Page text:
Tuesday, February 17, 2009

Work as a Sacrament

We spend a huge percentage of our lives working; even if we are not formally employed, we must undertake tasks within the course of a day that threaten to appear insignificant, mundane and tedious. But what if these very daily tasks were our transport to life in the presence of God? What if our work was a sacrament, or as Augustine said, an visible sign of an invisible reality? What if our work was just as much an act of worship to God as our songs of praise on Sunday morning? What if our work was not only our song of praise and worship to God, but also our mission - the place where we lived and hoped and prayed that our service would allow others to encounter God Himself?

These questions have been in my mind recently and I found the following journal entry in Quaker Religious Thought #109, to be relevant and helpful as I considered the challenge of the questions above. - Sarah

God's presence fills our work environments, whether we sense God or not. When we vacuum the house, deliver a lecture, conduct a music lesson, or close a deal, God is always present. Once this theological truth is established in our thoughts, we can begin to view ourselves bringing a sense of God's presence into our workplaces. Of course, we know we do not magically bring it with us. However, we do accept that God works in and through us where we are, and God's presence in us can strengthen the sense of God's presence in our environments. We pray for God's Spirit to fill us, direct us, and minister through and around us as we work.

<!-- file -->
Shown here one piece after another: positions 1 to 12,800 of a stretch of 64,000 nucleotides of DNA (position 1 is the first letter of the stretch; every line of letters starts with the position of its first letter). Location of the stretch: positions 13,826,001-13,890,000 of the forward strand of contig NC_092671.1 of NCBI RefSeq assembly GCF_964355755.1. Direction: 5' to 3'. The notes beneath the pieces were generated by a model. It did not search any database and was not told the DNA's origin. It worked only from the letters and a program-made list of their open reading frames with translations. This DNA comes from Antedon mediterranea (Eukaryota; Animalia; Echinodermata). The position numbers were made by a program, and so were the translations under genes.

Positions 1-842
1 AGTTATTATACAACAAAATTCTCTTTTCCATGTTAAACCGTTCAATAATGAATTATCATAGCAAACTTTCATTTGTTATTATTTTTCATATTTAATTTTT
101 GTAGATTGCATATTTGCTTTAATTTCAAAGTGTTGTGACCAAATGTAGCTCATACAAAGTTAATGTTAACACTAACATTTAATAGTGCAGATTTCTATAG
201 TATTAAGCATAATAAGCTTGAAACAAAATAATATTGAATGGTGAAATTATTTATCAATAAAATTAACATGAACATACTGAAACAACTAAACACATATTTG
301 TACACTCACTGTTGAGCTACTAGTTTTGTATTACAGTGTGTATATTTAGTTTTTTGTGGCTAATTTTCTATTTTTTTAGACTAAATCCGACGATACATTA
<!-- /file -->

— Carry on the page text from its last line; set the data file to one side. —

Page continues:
Moving more specifically into a conscious sacramental mode, we can encounter God in our work relationships. All work involves relationships at some level. Viewing other people as means to our ends, serving our goals, devalues them. It reflects our own self-centeredness and robs us of the sacramental experience. A sacramental view of life looks for God in others. One of the powerful truths of Scripture is that Jesus is revealed in those we have opportunities to serve....When we value people as God does, when we see every person as an opportunity to serve, we create the space to encounter God, and we become the substance of the sacramental experience.

There may be no better context to encounter God than in our daily working routines and relationships. It is God's way to infuse the ordinary with dynamism: a bush with fire, dust with breath, silence with voice. These become holy not by their nature but by the super-natural revelation of the Creator through the creation. Work might be considered the least obvious place to encounter God, yet how much more evident is God's supernatural power when revealed in the most natural of human environments? Is not the incarnation reflected most clearly in the ordinary?

- Kent Walkemeyer, Work as Sacrament: The Quaker Bridge